Related Articles
World Energy Focus Free access
Forward article link
Share PDF with colleagues

Energy security from east to west

Oleg Budargin, Vice Chairman of the World Energy Council and former CEO of Rosseti, the biggest energy networks operator in Russia, tells World Energy Focus why it is important for countries to work together in the field of energy integration

Why, in your opinion, is regional integration of energy networks important?

Today, global technological changes are happening rapidly. Twenty years ago, it was difficult to imagine how soon the financial sector, communication technologies, transport and logistic services would be integrated, and today, thanks to the development of the internet, it is not just a reality, but in some ways yesterday already. We are moving into a new technological cycle: the digital economy.

A reliable, effective and accessible electrical power supply is a strategic priority for any modern economy.

Electrification has become the basis of industrial growth for most countries, including Russia. And today, I see a lot of economic advantages in the implementation of international projects to integrate electrical grids, based on intelligent networks. Teamwork on the technologies of electric power transmission is important. This is the logical step for the next round of development of our civilisation. It is necessary, and it is important to take into account that each technological cycle erases old boundaries and creates new opportunities for integration.

What does Russia hope to get from working with other states in this direction?

One of Russia's priorities is to actively create modern infrastructure. Not just by upgrading the last century's infrastructure but also by using innovative, new approaches. It is difficult to talk about widespread adoption of innovations in the absence of available infrastructure. Transport networks and the electrical energy industry should work at a great pace with minimal losses and be available at a good price. This is already a given, perceived as an integral feature of the quality of modern life.

It is extremely important to establish effective and mutually beneficial exchanges of experience and scientific competencies collected throughout years of investigation into technological electric energy transmission. This is exactly the kind of project which is difficult to develop alone. The maximum effect can only be achieved when several partner countries are involved in the project.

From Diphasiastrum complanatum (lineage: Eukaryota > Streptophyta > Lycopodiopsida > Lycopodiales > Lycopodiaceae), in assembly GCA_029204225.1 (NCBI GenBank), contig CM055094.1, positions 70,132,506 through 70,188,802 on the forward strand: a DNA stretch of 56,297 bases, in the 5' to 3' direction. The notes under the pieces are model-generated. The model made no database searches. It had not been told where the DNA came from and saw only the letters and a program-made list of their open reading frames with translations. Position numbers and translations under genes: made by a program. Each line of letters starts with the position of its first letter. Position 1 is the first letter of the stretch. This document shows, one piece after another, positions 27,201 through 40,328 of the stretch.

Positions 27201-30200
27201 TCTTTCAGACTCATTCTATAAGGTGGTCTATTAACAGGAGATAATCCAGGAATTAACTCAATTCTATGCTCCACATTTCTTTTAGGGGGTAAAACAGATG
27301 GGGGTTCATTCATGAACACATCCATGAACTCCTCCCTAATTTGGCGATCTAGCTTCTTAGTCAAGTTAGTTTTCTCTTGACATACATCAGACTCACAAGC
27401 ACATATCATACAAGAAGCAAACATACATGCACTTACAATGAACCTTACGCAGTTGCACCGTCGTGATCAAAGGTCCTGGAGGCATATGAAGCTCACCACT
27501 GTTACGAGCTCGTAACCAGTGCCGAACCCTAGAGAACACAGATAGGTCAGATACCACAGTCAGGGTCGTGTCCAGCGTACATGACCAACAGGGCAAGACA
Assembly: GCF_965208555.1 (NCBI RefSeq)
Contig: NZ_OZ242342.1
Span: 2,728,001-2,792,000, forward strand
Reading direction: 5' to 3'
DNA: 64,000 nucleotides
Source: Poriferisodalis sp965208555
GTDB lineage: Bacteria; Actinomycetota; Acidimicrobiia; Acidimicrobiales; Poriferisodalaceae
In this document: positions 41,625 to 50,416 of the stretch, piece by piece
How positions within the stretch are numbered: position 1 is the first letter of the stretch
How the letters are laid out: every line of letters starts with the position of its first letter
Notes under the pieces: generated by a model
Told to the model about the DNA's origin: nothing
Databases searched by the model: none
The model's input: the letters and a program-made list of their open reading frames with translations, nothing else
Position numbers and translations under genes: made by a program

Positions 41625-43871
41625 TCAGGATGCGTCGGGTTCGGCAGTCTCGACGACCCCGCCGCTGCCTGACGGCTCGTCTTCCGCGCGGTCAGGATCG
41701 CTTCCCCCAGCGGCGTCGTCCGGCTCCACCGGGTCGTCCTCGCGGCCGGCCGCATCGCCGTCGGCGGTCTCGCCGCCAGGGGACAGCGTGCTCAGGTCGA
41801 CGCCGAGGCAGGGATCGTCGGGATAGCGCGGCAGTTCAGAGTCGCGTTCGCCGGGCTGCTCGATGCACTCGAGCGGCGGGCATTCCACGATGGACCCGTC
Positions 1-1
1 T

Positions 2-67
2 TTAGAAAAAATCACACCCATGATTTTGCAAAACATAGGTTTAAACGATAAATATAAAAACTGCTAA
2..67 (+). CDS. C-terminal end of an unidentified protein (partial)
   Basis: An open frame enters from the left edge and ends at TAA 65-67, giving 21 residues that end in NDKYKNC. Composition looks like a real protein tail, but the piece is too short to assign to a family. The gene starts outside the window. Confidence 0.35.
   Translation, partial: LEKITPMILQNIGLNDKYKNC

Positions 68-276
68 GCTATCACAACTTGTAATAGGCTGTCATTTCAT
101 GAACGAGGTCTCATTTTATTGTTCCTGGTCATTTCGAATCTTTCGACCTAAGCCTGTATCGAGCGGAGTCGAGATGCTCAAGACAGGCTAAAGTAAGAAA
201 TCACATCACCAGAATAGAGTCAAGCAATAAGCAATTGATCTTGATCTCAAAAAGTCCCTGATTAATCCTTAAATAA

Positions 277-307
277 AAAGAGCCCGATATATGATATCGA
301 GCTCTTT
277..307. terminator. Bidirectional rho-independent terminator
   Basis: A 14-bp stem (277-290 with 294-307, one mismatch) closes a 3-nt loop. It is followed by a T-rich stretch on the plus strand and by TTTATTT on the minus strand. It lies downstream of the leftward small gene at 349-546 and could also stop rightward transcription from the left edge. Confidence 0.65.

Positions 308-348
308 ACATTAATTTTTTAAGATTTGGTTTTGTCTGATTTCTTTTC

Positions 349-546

We need to work together on the formation of a strategy for the future of the electric energy industry. At the heart of its first stage should be the maximum use of existing national energy systems to their full potential.

When we take into account the considerable volume of power plants, hydro and even solar and wind stations already existing in the world, many countries could significantly save on construction of their own capacities.

Can you give examples?

Take our country. Today, Russia has a generating capacity in excess of 30 gigawatts. In many ways, this has been the result of greater efficiency, the emergence of new energy consumers, and technology modernisation. We have an opportunity to direct this unclaimed capacity to other neighbor states, at least on the Eurasian continent. As you know, electric power remains one the most perishable of all goods, which has to be consumed at the time of its generation. The advantage for our partners is being able to save money. Electric energy comes at a very low price in Russia.

On average, it is about 6-7 cents per kilowatt hour. Creating integrated energy systems is much cheaper than the construction of your own generation, not to speak of additional environmental costs.

Integration, therefore, makes electric energy more accessible for consumers. Additionally, creating integrated electric network grids should allow the transfer not only of electricity, but also of information.

There is a lot of potential in this.

What other advantages are there in integration?

The country which imports electric energy receives a clean product which does not pollute the environment. Today, in many regions of the world, production of clean electric energy is developed from renewable sources - from wind and sun. There are significant volumes of generation from water resources and massive solar and wind energy projects in Russia.

A single electric network grid will allow the transfer of this clean electric energy to those regions where its production is impossible, for various reasons.

The Russian energy system is already an accumulator of large capacity because it covers several different time zones. In general, Russia's single energy system is a successful example of interregional integration, which has long proved its effectiveness. Decades of successful work have confirmed that this approach provides reliability and availability, allowing the transfer of large volumes of electric energy at long ranges.